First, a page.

NHS FPX 4000 Asessment 3 Applying Ethical Principles

NHS FPX 4000 assessment 3 Applying Ethical Principles


Capella university

NHS FPX 4000 Developing a Health Care Perspective

Prof. Name


Applying Ethical Principles

In the case study of Timothy Collins, a 16-year-old battling aggressive leukemia, he expresses a desire to discontinue treatment and enter hospice care while his parents, Mr. and Mrs. Collins, seek alternative options. Dr. Angela Foster, his oncologist, must balance Timothy’s autonomy with his parent’s wishes, navigating conflicting ethical principles of beneficence and autonomy (Capella University, 2023). This assessment will delve into creating a possible ethical solution to tackle the moral dilemma raised in Timothy’s case.

Case Study Facts

In Timothy Collins’s case study, the stakeholders involved include Timothy himself, his parents, Mr. and Mrs. Collins, and Dr. Angela Foster, his primary oncologist. Timothy’s decision to discontinue treatment and enter hospice care, despite his parents’ desire to pursue alternative therapies, presents a complex ethical dilemma. The following facts are gathered by analyzing the case study, which has created an ethical dilemma:

Emotional Toll and Personal Beliefs

Timothy’s decision is influenced by the emotional toll of his illness and the desire for quality of life in his remaining time. Research in pediatric oncology emphasizes the significant emotional burden patients and families face in navigating end-of-life care decisions (Snaman et al., 2020). This evidence supports the analysis by highlighting the emotional complexities inherent in Timothy’s decision-making process. Additionally, Timothy’s personal beliefs and desires are pivotal in shaping his decision, underscoring the importance of respecting his autonomy and individual values in ethical decision-making.

Family Dynamics and Conflict

The Collins family dynamics contribute to the ethical dilemma, with Timothy’s parents advocating for continued treatment while Timothy desires to enter hospice care. Studies in pediatric oncology emphasize the importance of family-centered care and effective communication in navigating end-of-life decisions (Sansom-Daly et al., 2020). This research supports the analysis by highlighting the challenges posed by conflicting desires within families facing pediatric cancer, underscoring the need for open dialogue and shared decision-making.

Ethical Obligations of Healthcare Providers

Dr. Foster faces a complex ethical dilemma due to her dual obligation to respect Timothy’s autonomy while considering his parents’ wishes and the principles of beneficence and non-maleficence. Research on ethical decision-making in pediatric oncology underscores healthcare providers’ challenges in balancing patient autonomy with beneficence and non-maleficence (Akdeniz et al., 2021). This evidence supports the analysis by highlighting the ethical complexities inherent in Dr. Foster’s role, emphasizing the need to carefully consider Timothy’s best interests while respecting his autonomy and his family’s wishes.

Effectiveness of Communication Approaches in the Case Study

In the case study of Timothy Collins, Dr. Angela Foster, the primary oncologist, communicates with Timothy, his parents Mr. and Mrs. Collins, and potentially other healthcare professionals involved in Timothy’s care. Dr. Foster engages in open and empathetic dialogue with Timothy and his parents, acknowledging Timothy’s wishes and the concerns of his parents with compassion and understanding. She provides clear and comprehensive information about Timothy’s prognosis, treatment options, and the potential benefits and risks associated with hospice care and experimental treatments overseas.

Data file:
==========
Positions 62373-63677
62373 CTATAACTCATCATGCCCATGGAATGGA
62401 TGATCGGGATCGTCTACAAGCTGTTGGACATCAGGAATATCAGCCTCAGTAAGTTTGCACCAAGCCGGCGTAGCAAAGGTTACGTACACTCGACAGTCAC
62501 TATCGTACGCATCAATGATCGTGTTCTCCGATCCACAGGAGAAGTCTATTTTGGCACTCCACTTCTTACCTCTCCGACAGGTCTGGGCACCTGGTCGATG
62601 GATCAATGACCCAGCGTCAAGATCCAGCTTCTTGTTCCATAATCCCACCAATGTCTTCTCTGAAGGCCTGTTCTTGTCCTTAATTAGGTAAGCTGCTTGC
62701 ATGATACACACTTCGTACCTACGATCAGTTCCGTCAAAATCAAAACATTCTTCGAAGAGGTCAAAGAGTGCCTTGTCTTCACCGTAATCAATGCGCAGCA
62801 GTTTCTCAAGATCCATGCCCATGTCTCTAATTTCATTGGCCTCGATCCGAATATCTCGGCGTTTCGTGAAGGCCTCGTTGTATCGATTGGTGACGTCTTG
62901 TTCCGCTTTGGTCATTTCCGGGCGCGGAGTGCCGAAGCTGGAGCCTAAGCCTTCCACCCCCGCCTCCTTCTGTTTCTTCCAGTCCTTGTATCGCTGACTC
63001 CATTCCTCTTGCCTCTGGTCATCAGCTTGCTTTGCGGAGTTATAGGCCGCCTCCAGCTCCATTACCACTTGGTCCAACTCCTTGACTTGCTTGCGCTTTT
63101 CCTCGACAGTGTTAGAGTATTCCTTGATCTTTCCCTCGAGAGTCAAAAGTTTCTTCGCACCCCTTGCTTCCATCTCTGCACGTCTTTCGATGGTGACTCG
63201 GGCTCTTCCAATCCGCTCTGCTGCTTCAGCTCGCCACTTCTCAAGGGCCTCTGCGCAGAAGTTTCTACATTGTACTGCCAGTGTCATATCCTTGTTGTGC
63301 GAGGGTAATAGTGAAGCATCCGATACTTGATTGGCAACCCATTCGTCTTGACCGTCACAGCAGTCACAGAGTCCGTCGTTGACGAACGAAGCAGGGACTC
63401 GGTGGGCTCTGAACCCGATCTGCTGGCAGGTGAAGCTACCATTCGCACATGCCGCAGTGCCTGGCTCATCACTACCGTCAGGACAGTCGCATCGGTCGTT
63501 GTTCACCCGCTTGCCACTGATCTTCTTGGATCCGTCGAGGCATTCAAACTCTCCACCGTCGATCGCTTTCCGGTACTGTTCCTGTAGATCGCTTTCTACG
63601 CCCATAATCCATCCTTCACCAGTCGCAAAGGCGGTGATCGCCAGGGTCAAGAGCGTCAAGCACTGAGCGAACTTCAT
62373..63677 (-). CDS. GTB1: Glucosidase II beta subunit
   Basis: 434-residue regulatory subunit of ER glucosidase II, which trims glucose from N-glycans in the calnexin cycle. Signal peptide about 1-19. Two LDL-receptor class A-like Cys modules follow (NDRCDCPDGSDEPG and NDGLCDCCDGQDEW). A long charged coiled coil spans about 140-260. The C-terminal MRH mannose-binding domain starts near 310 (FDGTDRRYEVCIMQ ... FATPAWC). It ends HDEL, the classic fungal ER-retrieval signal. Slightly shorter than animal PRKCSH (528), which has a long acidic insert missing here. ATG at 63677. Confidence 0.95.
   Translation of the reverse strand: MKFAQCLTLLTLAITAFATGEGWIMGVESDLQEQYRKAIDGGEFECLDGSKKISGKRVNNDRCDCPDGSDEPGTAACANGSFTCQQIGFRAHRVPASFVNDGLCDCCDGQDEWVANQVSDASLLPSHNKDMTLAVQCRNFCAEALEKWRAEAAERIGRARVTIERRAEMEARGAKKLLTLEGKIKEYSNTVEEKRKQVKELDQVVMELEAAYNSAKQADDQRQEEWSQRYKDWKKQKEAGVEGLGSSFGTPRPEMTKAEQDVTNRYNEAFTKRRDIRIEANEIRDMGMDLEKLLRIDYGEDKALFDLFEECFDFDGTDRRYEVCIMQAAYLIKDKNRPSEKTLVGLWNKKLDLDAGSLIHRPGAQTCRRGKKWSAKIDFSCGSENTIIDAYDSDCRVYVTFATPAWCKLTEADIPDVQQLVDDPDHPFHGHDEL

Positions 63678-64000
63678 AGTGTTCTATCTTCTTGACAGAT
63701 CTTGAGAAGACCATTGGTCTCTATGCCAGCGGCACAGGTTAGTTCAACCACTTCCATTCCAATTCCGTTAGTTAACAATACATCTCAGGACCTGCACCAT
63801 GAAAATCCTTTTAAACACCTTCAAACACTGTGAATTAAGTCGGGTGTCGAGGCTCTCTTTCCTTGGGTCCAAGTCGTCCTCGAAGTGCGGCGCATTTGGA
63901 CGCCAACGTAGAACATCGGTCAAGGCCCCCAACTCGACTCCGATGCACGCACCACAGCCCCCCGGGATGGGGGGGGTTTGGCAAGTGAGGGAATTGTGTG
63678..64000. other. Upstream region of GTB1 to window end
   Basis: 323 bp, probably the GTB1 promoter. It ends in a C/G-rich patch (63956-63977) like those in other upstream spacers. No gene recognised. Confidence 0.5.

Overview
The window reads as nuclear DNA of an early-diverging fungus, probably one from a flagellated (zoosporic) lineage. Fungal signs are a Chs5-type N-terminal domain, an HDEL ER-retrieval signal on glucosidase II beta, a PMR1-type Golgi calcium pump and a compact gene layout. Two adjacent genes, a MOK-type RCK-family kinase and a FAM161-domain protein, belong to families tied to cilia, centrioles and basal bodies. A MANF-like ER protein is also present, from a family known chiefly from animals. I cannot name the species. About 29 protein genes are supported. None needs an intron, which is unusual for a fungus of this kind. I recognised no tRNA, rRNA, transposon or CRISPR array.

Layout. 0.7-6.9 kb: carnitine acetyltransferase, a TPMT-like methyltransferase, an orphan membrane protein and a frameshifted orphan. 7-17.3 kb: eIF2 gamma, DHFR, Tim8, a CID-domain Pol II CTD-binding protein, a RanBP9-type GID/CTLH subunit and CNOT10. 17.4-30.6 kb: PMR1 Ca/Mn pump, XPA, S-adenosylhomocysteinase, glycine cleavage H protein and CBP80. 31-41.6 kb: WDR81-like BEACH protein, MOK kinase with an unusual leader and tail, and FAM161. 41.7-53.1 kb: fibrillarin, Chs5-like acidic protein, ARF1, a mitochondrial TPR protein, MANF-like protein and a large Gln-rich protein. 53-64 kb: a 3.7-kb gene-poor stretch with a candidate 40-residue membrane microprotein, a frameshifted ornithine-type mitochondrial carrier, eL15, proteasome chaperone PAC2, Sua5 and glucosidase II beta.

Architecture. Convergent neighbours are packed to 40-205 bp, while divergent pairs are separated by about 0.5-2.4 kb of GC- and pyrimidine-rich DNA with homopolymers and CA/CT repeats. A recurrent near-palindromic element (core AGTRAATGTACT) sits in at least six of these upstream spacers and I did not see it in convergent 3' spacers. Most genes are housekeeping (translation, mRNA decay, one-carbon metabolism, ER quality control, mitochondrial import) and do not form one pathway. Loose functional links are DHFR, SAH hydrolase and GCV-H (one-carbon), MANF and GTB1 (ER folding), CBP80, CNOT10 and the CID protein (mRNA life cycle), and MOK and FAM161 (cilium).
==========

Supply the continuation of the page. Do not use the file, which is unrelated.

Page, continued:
Dr. Foster demonstrates effective communication by actively listening to Timothy and his parents, validating their emotions, and fostering a collaborative decision-making process. However, there may be instances where Dr. Foster’s communication is challenged, mainly when Timothy’s parents express their desire to pursue alternative treatments despite Timothy’s wishes. In such cases, Dr. Foster must navigate conflicting perspectives and ensure all parties feel heard and respected.

Practical communication approaches that should be emphasized include:

  • Empathetic listening: Dr. Foster should continue to listen attentively to Timothy and his parents, validating their emotions and concerns (Lizotte et al., 2020).
  • Transparency: Dr. Foster should provide clear and honest information about Timothy’s prognosis and treatment options, fostering informed decision-making (Gerber et al., 2020).
  • Shared decision-making: Dr. Foster should facilitate collaborative decision-making, ensuring that Timothy and his parents actively participate in the care process (Gerber et al., 2020).

NHS FPX 4000 assessment 3 Applying Ethical Principles

Conversely, communication approaches that should be avoided include:

  • Imposing judgments or biases: Dr. Foster should refrain from imposing her beliefs or values onto Timothy and his parents, ensuring their autonomy and preferences are respected (Carpenter & Vivas, 2020).
  • Ignoring or dismissing concerns: Dr. Foster should address any concerns or questions Timothy and his parents raised, demonstrating a willingness to engage in dialogue and address their needs (Carpenter & Vivas, 2020).

The consequences of using practical communication approaches include fostering trust and rapport between Dr. Foster and Timothy’s family, enhancing the quality of decision-making, and promoting Timothy’s well-being. Conversely, the consequences of using ineffective communication approaches may include undermining trust and rapport, exacerbating conflict or misunderstanding, and potentially compromising Timothy’s care and emotional well-being. Therefore, Dr. Foster must continue employing effective communication strategies to navigate the complex ethical dilemmas inherent in Timothy’s end-of-life care.